Crime and punishment in our traditional society

Because no soci­ety can survive without maintain­ing law and order, traditional society in Ghana has evolved several systems of ensur­ing that members of the society can live together peacefully, whilst competing for ownership of the resources with which Nature had blessed them.

Each system has built-in mechanisms, such as hierarchy and punishment, with which to enforce rules and regulations that, from ages of observation, provide empirical evidence that if applied impartially and firmly to the society, it can survive and prosper.

The custodians of this system tend to be classified as chiefs or priests, and their only hope of being able to preserve themselves in office is to hold dear, the principles and precepts which their ancestors applied to their day-to-day administration of their society, before passing on to “the other side”.

This is why in say, the court of an Akan chief, recourse is made incessantly to what the predecessors of the current rulers said or did. Indeed, such is the inviolable reliance on precedent in the gatherings of our traditional administrators that it sometimes looks as if the current office-holders do no thinking of their own at all, but only invoke the thoughts of the dead and buried.

However, anyone who holds them in contempt on account of that would live to regret the insolence that breed such contempt. For human nature does not change, and the general doctrines that settled contentious issues in the past, are almost always guaranteed to be able to do so again. Yes, circumstances may change and call for the adaptation of wisdom of the past to suit present realities.

But the essence of what brings peace and tranquilly in society – justice, fairness, and understanding — never really change. Which is why it has been a great mistake, not only in Ghana, but in most former colonial countries, for the colonialists to have derided the indigenous laws that governed colonial societies before the colonialists arrived, as generally “backward” and obsolete.

It was an even as greater mistake for the elites us that succeeded the colonial regimes, gladly to gleefully accept the derogatory evaluation of the ancient systems by which colonial societies had been ruled, simply because the colonialists had adroitly created a situation whereby they would hand over power to people ss similar to the colonialists as possible.

Hence, “Oxford? Cambridge? Inns of Court” Capital!” the departing colonialists chortled, as they departed. They knew that they had sown seeds of privilege and corruption that would ensure that the new rulers would be tempted to enrich themselves, at the expense of the generality of their own people. And the interests of the rich coincide with those of other rich people, no matter where they happen to live.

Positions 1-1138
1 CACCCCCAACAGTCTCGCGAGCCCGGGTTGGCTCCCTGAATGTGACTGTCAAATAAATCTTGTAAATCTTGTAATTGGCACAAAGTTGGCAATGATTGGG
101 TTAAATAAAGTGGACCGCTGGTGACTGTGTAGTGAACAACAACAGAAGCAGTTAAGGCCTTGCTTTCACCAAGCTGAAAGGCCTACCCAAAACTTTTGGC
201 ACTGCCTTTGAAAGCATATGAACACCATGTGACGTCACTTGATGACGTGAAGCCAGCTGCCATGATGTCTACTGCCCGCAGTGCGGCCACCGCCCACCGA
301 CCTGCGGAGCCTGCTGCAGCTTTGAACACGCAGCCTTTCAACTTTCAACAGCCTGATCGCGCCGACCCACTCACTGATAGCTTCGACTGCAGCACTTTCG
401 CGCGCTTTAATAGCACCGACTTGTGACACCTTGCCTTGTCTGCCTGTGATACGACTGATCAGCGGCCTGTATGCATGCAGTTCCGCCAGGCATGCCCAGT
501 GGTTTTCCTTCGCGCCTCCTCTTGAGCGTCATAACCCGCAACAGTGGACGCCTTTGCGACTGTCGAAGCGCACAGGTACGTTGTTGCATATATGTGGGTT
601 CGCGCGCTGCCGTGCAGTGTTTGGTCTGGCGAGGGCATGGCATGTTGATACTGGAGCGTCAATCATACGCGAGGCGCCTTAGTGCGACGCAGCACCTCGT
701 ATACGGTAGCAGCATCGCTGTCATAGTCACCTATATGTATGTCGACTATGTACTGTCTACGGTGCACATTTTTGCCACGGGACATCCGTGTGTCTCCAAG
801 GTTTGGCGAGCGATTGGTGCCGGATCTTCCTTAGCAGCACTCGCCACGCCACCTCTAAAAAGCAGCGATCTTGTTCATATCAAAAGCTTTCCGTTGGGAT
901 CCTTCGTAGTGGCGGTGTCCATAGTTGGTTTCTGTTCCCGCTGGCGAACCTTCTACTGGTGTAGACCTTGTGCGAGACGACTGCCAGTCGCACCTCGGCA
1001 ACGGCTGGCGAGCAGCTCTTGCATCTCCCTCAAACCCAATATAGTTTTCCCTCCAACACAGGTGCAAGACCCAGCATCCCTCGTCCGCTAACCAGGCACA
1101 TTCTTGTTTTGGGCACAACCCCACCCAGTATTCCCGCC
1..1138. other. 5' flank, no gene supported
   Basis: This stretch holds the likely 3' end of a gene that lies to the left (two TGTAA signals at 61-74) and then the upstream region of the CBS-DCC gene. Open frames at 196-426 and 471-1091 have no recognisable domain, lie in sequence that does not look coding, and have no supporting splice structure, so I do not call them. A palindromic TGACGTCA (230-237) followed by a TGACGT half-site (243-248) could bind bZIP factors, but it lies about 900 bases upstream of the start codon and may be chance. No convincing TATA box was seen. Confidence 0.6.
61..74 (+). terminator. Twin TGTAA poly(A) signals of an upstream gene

In Ghana, for example, we have laws that provide that no person can be elected to Parliament – the body that makes laws for the entire country — if he/ she cannot read and write English.

But it doesn’t occur to those classified as “qualified” to be MPs by the departing colonialists to ask themselves, “Before the colonialists came, was there armed robbery in our country? Were there rapes? Was there the fraudulent sale of land and other properties“?

In fact, the greatest question our “educated” classes should currently ask themselves is this: “WHY was there no galamsey-type destruction of water-bodies in this country in times past, although the people dug up so much gold, that the country was known as ‘the Gold Coast’?”

I have a few answers for them! The people who dug up the gold, in those days, had been trained to understand the

Importance of water, and so never worked too close to rivers and other water-bodies.

They knew that people could pollute the drinking water of everyone if they washed clothing and other articles in the water. So they designated areas of each water-body, where washing could take place, and areas where water could only be fetched to take home, for drinking purposes!

Anyone caught washing things in the Drink-Only section of a river would be reported to the chief, and he or she would be fined or otherwise punished.

If anyone had thought of taking an excavator or bulldozer to a riverbank, people would gather together in their Asafo Group (almost by magic!) and go and waylay him.

The Asafo would first send intelligence personnel to watch the movements of the excavator and its owner(s) and then surprise them one dawn. They would arrest them and take them to the police station. And they would watch what the police would do. If they didn’t like what they saw, they would make the police know!

If this happened in one village or town where galamsey had been destroying water-bodies, other villages and towns would hear about it and take similar action.

The Asafo would also seek to obtain information (especially secret information) from the courts and also, police sources, regarding the ownership of the excavators and bulldozers. For if you catch the operators of the vehicles but leave their owners alone, it’s like “killing a snake without cutting off its head”!

Do you know what our people say about doing such a thing? They say the snake would “eventually wake up“ and come to look for you to bite you! That is what has happened to our Government’s many campaigns ostensibly aimed at ending galamsey. Those arrested by the Government’s “Task Force” are taken to court, where they are usually bailed. If they are fined, the fines are promptly paid. And galamsey goes on.

Why? Because the Government does not care to go after the rich and powerful people who sent the excavator and bulldozer drivers, and the changfang operators, to the rivers and water-bodies to pollute and destroy the water did not have mercury or cyanide to use to poison the water, even if they has wanted to.

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